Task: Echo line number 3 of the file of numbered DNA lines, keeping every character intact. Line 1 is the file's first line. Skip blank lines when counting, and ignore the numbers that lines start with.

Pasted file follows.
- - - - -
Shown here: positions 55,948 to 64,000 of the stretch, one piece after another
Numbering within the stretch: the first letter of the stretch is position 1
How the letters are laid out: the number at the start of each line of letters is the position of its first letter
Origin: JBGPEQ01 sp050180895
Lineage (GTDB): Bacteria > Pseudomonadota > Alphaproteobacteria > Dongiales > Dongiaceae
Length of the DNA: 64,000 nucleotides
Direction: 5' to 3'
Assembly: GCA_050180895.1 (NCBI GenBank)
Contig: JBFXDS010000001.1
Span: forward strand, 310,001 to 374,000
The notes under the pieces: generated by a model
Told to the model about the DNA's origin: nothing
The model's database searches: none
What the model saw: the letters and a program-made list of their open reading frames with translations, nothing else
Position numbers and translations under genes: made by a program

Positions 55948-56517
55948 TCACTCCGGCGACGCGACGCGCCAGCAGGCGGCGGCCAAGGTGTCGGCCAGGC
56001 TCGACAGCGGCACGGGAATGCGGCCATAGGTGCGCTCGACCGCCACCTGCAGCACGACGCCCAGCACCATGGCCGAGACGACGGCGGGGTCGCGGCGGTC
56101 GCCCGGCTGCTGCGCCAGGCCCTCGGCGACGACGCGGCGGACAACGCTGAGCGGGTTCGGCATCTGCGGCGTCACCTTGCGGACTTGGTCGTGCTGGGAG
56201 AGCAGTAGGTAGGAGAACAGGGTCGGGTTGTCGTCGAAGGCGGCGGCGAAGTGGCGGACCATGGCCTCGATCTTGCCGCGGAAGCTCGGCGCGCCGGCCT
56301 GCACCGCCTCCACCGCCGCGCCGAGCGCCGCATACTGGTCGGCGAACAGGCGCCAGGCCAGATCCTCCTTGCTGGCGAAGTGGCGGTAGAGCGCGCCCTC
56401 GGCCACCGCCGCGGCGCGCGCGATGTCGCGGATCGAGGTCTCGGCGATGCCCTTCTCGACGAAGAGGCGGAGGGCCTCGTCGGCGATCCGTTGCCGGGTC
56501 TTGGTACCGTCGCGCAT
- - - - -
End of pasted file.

How the letters are laid out: the number at the start of each line of letters is the position of its first letter